8) Do everything I can to not see flashing/overly bright lights or loud noises; for instance, strobes or fire alarms = instant spike. Note that when I see a lot of pictures being quickly flashed up on a TV screen – my brain is seeing and reacting as if it is seeing flashing lights.

  • Falcon6
    2 years ago

    You are certainly not alone. My migraine used to always have the same symptoms everytime. In the past few years my symptoms have been ever changing. The latest – diarreah.

  • Falcon6
    2 years ago

    You are certainly not alone. My migraine used to always have the same symptoms everytime. In the past few years my symptoms have been ever changing. The latest – diarreah.

  • DonnaFA moderator
    2 years ago

    Hi Danielle, we’re glad you’re here. Please know that you’re not alone. There has been a lot of conversation here about the changeable nature of migraine.

    You may be interested in reading:
    Migraines, change, and learning to adapt
    Migraine, a.k.a. The Amorphous Blob
    Hurricanes, Pain, Migraines & Change
    Can the change in seasons impact my migraines?
    Hormonal migraine: the basics
    A Discussion – Changes in How We View Chronic Migraine
    Hopefully, something in those will help to dissipate that uncertainty you are feeling.

    That being said, migraine is a neurological disorder, and if there are changes that concern you, or harken to other possible disorders, or cause you inordinate amounts of stress, please talk to your doctor about them. If your doctor thinks you are a bother, a hypochondriac or is in any way dismissive, it might be time to find a new doctor.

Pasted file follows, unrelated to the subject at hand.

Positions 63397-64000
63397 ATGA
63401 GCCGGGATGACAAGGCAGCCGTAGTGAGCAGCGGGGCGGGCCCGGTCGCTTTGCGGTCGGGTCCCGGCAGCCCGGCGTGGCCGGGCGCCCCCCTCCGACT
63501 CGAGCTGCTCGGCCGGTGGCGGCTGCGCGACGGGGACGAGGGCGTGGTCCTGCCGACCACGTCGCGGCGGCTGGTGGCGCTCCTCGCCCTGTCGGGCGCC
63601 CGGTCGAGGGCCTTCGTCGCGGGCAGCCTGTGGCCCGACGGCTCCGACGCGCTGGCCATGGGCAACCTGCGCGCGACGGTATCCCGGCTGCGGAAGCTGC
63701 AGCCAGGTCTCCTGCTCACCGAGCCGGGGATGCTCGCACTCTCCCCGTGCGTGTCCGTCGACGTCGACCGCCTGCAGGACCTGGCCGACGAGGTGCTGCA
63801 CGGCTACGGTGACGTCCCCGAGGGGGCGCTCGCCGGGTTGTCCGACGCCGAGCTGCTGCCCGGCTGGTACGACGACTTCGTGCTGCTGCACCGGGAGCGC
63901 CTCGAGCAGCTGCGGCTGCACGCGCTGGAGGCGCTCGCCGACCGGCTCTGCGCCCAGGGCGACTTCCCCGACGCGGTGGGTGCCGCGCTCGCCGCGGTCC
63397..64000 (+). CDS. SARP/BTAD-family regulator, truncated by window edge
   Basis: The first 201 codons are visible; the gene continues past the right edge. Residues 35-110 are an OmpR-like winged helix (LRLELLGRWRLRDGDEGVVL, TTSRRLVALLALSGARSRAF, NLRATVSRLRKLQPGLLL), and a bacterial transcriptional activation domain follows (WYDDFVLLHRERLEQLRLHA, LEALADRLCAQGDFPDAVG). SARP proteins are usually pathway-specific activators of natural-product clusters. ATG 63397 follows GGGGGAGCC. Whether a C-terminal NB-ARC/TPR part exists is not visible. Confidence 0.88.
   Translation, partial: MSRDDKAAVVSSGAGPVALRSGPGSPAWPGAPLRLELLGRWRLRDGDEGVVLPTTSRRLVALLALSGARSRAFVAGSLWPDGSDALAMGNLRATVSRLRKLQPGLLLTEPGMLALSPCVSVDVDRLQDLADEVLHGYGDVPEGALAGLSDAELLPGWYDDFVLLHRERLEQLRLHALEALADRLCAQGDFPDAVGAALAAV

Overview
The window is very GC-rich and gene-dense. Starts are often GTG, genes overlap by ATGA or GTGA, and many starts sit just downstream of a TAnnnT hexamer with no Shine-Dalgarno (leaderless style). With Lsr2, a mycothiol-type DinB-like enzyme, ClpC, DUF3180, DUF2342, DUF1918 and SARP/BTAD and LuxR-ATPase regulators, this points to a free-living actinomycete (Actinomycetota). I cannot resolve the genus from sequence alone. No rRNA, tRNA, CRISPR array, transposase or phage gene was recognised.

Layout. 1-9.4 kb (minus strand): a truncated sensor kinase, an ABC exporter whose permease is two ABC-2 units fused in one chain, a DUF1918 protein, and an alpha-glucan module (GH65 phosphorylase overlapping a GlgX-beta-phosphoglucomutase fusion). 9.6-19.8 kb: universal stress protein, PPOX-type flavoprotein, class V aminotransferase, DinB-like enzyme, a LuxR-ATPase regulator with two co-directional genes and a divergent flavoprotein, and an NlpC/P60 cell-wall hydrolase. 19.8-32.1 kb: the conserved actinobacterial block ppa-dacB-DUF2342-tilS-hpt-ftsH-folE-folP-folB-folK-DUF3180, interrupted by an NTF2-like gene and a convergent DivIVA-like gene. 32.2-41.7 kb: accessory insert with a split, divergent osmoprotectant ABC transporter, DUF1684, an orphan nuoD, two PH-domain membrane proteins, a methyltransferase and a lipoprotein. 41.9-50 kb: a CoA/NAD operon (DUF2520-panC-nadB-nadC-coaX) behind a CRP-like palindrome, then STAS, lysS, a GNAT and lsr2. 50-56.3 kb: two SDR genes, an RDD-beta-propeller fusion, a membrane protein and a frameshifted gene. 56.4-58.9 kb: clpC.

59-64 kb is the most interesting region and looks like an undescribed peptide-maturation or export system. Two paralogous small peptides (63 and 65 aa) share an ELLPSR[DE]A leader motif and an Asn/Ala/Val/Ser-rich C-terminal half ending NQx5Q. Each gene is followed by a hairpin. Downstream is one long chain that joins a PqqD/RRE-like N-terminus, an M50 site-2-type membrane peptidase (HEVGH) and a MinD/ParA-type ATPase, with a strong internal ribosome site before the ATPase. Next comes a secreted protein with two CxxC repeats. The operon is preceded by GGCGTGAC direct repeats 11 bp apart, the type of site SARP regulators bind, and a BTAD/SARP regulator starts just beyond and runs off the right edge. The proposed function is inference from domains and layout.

Please know that you’re not alone, as you can see from the articles I shared, many people experience concerning changes. I know that I have shared a lot of information, but I’d like to share just one more: What is a migraine emergency? discusses symptoms that should not be ignored.

    Please don’t be afraid to discuss your concerns with your doctor. And please do stop back and let us know how you made out. We’ll be thinking of you. -Warmly, Donna ( team)

  • Not-Again
    2 years ago

    Since my migraines went from episodic to daily chronic, I also asked my neurologist to order an MRI which came back with no changes from previous MRIs. I also have recently had a season where my prodome symptoms changed and I made a special appointment to discuss the changes. I think it is good common sense to make notes of changes and discuss them with your care team. I agree with Donna that if your doctor dismisses the information you give them, it is time to look for another one. All that to say, I would say your reactions are normal and being an informed and responsible patient. Best of luck!

  • DonnaFA moderator
    2 years ago

    Hi Not-Again, thanks for weighing in! Your input is invaluable! We’re so glad that you’re here! -Warmly, Donna ( team)